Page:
The State of Our Waters: The White River's Impact on Our Local Economy

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As we turn our attention to the importance of the White River to our region, it's important that we don't neglect water's impact on our economy. Regional water planning is paramount to ensuring that our state continues to have the natural resources needed to keep our communities safe and support our state’s economy, which is what we aim to do through the inaugural Indiana Water Summit.

Indiana ranked first in the country in the percentage of the economy that depends on water, according to Innovating for the Blue Economy, a report commissioned by the University Research Center in Michigan. The report also found that more than 23 percent of the current economy depends on Indiana’s waters. As a fraction of Indiana’s gross domestic product, this translates into a staggering $70 billion for total economic impact.

The report stated that Indiana leads the nation for citizens employed in water-related industries, with over 23 percent of Indiana’s total private sector employment in industries affected by water supply and quality. Water is a critical component to maintaining today’s economy, and it will only grow in importance as we continue to use more in the future. Because of this, it is crucial for the public to be informed on proper water management actions.

The White River Alliance, a leading voice for water resource protection in Indiana, recognizes Indiana’s need for comprehensive regional water planning.  In order to facilitate these plans, the Alliance is bringing together dynamic speakers, national experts and interactive elements for the first Indiana Water Summit, a forum series slated to occur every year that examines the complex issues facing our state’s diverse water resources. One of the national experts who will serve as a keynote speaker at the summit includes Charles Fishman, author of “The Big Thirst: the Secret Life and Turbulent Future of Water,” the best-selling water book in a generation.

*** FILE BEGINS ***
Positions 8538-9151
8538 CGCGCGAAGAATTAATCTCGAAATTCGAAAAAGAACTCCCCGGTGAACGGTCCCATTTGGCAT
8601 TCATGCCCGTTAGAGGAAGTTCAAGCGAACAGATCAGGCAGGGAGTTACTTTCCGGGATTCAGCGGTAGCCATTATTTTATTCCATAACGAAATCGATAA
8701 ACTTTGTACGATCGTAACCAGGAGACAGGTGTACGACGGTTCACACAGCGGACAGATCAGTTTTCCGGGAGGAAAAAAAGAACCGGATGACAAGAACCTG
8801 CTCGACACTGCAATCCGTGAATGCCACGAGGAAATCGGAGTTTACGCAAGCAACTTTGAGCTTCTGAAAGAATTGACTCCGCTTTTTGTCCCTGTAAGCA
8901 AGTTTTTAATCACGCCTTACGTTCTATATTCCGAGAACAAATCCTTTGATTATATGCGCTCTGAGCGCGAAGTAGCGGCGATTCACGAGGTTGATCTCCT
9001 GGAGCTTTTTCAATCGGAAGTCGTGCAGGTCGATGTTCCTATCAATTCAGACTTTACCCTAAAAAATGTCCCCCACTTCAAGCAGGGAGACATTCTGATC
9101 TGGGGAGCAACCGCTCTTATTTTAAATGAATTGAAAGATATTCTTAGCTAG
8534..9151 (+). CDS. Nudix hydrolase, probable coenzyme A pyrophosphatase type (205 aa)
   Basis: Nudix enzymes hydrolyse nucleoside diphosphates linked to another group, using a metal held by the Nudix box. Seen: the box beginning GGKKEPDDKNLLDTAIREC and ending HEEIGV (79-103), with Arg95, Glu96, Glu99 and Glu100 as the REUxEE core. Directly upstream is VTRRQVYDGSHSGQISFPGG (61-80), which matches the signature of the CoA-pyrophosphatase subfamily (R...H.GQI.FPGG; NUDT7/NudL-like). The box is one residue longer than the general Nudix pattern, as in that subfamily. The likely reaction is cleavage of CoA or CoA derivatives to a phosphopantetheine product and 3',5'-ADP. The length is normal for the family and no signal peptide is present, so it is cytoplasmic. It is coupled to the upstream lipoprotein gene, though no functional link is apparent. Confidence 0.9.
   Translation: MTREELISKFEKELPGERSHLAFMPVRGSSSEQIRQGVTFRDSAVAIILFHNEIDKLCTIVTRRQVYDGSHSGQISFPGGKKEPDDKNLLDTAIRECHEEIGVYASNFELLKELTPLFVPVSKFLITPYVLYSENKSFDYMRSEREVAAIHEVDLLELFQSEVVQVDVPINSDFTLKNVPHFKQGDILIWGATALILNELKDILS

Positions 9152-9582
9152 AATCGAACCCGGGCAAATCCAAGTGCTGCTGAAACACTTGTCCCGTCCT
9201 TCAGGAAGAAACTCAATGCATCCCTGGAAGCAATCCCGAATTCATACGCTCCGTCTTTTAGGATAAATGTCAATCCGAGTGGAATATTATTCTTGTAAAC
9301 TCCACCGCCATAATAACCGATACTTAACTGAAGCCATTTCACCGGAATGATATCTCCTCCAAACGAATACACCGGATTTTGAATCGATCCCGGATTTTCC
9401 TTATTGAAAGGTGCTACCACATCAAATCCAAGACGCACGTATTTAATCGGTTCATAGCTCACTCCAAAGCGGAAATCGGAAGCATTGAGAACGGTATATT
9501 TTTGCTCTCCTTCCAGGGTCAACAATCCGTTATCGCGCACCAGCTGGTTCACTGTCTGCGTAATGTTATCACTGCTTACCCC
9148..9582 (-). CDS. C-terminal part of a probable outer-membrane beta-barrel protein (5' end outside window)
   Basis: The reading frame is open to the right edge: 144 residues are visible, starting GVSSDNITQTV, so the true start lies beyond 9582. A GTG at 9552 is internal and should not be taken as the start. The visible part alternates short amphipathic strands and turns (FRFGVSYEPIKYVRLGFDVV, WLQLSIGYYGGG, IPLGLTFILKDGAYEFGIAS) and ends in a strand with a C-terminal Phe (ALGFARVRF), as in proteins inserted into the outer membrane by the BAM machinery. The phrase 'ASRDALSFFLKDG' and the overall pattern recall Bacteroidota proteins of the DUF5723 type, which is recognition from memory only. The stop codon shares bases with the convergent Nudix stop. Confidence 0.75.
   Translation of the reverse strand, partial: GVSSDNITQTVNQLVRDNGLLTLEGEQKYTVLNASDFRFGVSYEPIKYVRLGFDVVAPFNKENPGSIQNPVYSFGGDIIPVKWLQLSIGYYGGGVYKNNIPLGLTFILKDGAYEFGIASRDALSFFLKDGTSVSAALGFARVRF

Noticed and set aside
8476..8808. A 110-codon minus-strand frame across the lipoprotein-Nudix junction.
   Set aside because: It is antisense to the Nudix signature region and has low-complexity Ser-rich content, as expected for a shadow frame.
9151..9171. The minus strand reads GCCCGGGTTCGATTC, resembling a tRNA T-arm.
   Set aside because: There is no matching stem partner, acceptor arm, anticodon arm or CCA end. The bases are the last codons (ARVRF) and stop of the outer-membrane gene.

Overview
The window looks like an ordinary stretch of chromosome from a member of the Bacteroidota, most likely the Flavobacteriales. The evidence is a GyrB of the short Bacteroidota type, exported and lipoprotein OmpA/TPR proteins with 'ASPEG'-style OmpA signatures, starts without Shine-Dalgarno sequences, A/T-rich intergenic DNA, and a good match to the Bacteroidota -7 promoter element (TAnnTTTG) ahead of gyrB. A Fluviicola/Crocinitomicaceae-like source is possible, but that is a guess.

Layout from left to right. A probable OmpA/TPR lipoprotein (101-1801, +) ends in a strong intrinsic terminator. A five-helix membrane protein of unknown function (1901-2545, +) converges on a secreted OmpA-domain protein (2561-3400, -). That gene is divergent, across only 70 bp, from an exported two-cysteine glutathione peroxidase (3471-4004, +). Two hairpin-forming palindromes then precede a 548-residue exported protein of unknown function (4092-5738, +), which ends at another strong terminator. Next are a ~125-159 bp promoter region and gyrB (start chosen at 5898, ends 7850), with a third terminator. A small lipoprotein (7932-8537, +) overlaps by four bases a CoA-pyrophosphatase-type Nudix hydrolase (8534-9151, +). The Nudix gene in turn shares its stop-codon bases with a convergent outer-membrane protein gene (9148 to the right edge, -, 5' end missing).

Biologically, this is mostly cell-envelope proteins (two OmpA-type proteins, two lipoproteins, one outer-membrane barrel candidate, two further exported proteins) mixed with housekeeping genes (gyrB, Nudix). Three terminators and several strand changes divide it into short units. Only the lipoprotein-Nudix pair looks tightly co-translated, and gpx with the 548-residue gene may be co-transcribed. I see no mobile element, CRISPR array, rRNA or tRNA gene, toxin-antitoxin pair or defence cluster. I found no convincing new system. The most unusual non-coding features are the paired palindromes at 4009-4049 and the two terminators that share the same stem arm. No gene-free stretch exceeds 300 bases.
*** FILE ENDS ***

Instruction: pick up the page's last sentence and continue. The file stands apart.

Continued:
This year’s inaugural summit will be held on Aug. 12-13 in downtown Indianapolis, and the topics selected are meant to inform water policy discussions in Indiana. A few of the topics to be discussed at the summit include regional water planning and coordination, the challenges and needs facing various water sectors and the state of our waters today.

In regards to the current state of our waters, it may seem like Hoosiers have an unlimited supply. This is simply not the case. In fact, according to a 2014 Indiana Chamber of Commerce report, Indiana will face water shortages in the future unless government focuses their efforts on better water management around the state.

The report revealed an increase in agricultural irrigation in Northern and Central Indiana, where large amounts of corn and soybeans are produced. Furthermore, Central Indiana’s growing population is projected to require an additional 50 million gallons of water per day by 2050. It is important for local policy makers, public officials and public works departments to inform the public on how extremely valuable our water is, and educate citizens on best practices for water planning and protection efforts. This education and collective understanding among citizens and stakeholders is a main goal for the upcoming summit.

The importance of Indiana’s waters on our local economy is apparent, and we need to be ready to respond to our changing relationship with water and create a greater sense of urgency around our need to care for it. The Indiana Water Summit is a step in the right direction to facilitate a broader discussion about water across sectors, users and levels of government, so that we might work towards awareness and planning to protect the state’s economic viability, along with the environmental integrity of our water resources.

Jill Hoffman is the executive director of the White River Alliance.

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